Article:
“’Disciple of Jesus Christ’ is not an occupation, Irish High Court rules” was the headline. I clicked the link to read the latest attack on religious rights. I found instead an opinion on something completely different.
Peter and Agniezka Nowak sought to quash a determination of the Residential Tenancies Board which, among other things, set their rent. Peter Nowak submitted an affidavit with the introductory statement “I, Peter Nowak, A DISCIPLE OF THE LORD JESUS CHRIST of
Order 40, r. 9 provides in pertinent part that “Every affidavit shall state the description and true place of abode of the deponent”. This reflects an approach going back to that pursuant to the Rules under the Supreme Court of Judicature (Ireland) Act 1877. The term “description” means “occupation”. Spaddacini v. Treacy (1888) 21 L.R. Ir. 553 is an interesting decision, involving the description and abode of two plaintiffs, the first a struck-off solicitor resident in Stillorgan Castle (now St. John of God’s) describing himself as “Esquire” and the other a grocer describing himself as a “gentleman”. Albeit in the context of a statutory requirement to specify trade, profession or occupation, Porter M.R. held that “gentleman” was not a sufficient description of a person (such as a grocer) who actually had an occupation. He observed that “No one has suggested that ‘human being’ would be the proper description”. Of course he had not met someone of Mr. Nowak’s inventiveness. (internal citations omitted)
Having hinted that this may not end well for the Nowaks. the Justice continued:
To my mind, fanciful descriptions such as “a disciple of the Lord Jesus Christ” do not constitute a description (in the sense of occupation) envisaged by O. 40, r. 9. If such a mode of description were permitted, one could not stop the next deponent describing themselves in the opening of an affidavit as a “Guardian reader” or the one after that as a “keen golfer”, and so on. No reductio is however required because we are firmly in absurdum from the off. It is hard to know which the applicant’s affidavit trivialises more, religion or court procedure.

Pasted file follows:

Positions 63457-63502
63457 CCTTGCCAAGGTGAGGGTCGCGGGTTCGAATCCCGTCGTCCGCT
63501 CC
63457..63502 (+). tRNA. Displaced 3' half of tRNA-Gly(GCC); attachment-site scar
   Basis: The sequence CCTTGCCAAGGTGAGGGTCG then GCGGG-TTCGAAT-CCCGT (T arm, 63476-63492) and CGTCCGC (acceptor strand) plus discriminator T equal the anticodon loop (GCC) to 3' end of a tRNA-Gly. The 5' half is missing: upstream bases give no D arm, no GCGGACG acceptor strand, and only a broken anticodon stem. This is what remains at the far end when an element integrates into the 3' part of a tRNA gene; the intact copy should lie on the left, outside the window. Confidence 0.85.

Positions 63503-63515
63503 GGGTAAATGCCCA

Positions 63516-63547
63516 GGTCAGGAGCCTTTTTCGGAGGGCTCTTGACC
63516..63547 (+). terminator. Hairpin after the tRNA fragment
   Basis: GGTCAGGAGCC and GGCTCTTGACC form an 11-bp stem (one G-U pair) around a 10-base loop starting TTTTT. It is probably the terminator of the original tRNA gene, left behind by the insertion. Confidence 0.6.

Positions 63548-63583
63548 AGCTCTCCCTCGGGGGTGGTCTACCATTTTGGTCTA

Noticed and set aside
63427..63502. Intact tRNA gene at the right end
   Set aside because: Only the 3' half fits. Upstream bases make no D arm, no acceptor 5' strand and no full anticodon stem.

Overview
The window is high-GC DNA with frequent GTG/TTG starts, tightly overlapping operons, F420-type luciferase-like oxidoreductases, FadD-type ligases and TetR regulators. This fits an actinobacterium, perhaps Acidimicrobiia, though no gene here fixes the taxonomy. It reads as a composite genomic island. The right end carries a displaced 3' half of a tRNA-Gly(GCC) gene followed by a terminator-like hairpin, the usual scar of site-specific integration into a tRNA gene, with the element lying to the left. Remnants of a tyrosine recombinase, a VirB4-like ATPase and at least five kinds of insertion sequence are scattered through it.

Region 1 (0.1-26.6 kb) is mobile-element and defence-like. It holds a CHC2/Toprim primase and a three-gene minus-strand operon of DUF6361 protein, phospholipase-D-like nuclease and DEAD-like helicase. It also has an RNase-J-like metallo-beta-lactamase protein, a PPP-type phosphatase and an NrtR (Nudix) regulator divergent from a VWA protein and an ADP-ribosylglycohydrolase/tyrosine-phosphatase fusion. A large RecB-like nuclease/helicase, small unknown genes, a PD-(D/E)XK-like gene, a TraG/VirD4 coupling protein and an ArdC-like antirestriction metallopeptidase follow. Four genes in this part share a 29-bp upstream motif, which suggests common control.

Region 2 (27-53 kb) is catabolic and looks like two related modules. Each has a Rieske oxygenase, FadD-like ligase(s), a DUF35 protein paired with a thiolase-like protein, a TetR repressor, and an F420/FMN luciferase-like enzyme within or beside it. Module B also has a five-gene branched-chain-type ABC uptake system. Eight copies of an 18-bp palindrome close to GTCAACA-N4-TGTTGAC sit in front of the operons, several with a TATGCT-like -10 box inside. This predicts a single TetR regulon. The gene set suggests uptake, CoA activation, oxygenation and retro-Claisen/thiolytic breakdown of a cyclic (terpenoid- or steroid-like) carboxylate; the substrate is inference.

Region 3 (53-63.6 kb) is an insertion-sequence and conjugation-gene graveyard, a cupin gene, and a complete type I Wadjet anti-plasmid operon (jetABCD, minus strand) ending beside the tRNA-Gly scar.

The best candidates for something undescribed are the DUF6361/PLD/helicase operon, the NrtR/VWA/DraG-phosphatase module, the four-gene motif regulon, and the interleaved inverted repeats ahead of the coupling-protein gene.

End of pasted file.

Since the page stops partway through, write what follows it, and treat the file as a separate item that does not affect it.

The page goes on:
He then moved seamlessly to the practice pointer:
The Central Office was entirely correct in refusing to accept this affidavit. The solicitor who took it should not have allowed it to be sworn in that form. I trust that the message will get through in order to avoid a repetition.
Not surprisingly the Justice ruled against the Nowaks on all points and closed his discussion of the merits with a rhetorical flourish rare in judicial opinions:
The courts are not a playground in which litigants can amuse themselves at will. The State in all its manifestations may have enough time and patience to weather the efforts of frivolous litigants, but in an underlying private law context such as this, such conduct has a significant downstream effect on private persons such as the landlords in this case. For the court to bask in self-congratulatory patience for quirky insouciance [I had do look this up: it means nonchalance, indifference, etc.] on the part of applicants such as these . . . would be to play the role of a judicial free-rider . . . .Despite the natural preference for erring on the side of limitless indulgence, the balance of justice in such a situation calls for a more direct approach. I will hear the parties on whether any order should be considered limiting the applicants from engaging in future frivolous applications.
I wonder how that hearing will go.